kimberley killers

Peter Sage and his beautiful assistant, Bella Paise, set out on a journey in the great state of Western Australia.

This is a thriller which has something for everyone; Mystery; Shock; Suspense; Sex; Romance; Recipes and Excitement. 

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ISBN: 978-1-921731-30-3    
Format: Paperback
Number of pages: 187
Genre: Fiction
Cover - Clive Dalkins


Author: Peter Wise
Publisher: Zeus Publications
Date Published: 2010
Language: English



Peter Wise’s career began in the Queensland Public Service and later in the Commonwealth arena.  He has retired to the Glass Mountains area where he now writes.  He has two published novels, The Mt Mee Murders and The Body.



BROOME and the Cable Beach Caravan Park provided Sage with a wonderful place to live. He had parted company with his young assistant, Bella, who purchased the business from him in 2007. Their near death experience investigating the Shimpei kidnapping case and subsequent murders of Mr Shimpei and his two daughters at Mt Mee in Queensland had taken its toll.

A sea-change – and the pearl in the sun became his new home. He paid forty thousand dollars for a caravan and a permanent site at Roebuck Bay Caravan Park. The place was booming with grey nomads in droves. He kept in touch with Bella by phone. He knew from other sources in Queensland that she did the job of a Private Investigator well, and ran a successful business. She entered into the debt-recovery area and worked for major companies in Brisbane and outlying cities. She had proved to her clients that she could recover monies owing.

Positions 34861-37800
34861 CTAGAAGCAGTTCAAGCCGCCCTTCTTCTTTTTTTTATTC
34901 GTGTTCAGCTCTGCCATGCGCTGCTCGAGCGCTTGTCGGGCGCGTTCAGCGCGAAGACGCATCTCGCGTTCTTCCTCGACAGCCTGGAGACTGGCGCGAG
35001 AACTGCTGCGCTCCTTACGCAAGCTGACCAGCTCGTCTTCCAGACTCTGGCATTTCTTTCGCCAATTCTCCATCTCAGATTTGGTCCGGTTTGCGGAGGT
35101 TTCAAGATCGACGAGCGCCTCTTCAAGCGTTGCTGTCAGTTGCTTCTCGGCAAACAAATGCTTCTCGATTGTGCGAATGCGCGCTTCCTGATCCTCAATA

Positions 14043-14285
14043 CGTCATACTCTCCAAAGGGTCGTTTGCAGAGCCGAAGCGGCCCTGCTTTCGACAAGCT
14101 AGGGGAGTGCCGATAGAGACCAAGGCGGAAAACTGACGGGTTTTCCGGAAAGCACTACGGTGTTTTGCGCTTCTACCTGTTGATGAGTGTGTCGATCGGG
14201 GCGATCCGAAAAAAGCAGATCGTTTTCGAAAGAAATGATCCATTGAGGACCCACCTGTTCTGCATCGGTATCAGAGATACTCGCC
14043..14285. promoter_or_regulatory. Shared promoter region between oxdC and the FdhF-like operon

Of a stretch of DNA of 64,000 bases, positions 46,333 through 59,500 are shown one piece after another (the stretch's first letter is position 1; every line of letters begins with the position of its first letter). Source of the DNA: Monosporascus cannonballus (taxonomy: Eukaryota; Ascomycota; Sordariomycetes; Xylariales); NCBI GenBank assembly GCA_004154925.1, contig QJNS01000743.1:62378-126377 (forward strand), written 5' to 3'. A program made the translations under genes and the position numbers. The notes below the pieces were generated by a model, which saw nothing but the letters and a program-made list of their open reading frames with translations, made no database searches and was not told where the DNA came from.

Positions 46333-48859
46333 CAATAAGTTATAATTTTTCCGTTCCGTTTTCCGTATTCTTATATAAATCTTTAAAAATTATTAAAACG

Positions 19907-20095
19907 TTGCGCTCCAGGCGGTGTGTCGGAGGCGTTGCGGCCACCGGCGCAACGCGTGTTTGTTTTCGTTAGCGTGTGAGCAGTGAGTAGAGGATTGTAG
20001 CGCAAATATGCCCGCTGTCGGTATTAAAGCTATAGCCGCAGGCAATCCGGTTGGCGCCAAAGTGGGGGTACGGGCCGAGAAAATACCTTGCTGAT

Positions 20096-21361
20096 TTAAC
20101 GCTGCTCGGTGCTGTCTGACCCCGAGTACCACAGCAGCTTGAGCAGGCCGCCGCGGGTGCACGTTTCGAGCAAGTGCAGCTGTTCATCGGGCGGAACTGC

They kept a secret, which set them up in their now different lives: the split of the kidnap money Bella took from Tiddy as he lay dying. The police believed it burnt in the forest fire because of the evidence supplied at the time by Bella and Sage. He started a new business, far from the hustle and stress of a Private Investigator.

Suntanned, and wearing a pair of red Speedos with Broome printed in white across his arse, he worked his beat on the white sands of Cable Beach. His tools of trade: a silent Honda generator, a state of the art spray gun, and litres of sun-tan oil which he purchased from a company in Perth. With great dexterity, he sprayed the bodies of beachgoers every day with the oil, and at five dollars a spray and cash money he would say to himself aloud, “Black money, I love it.”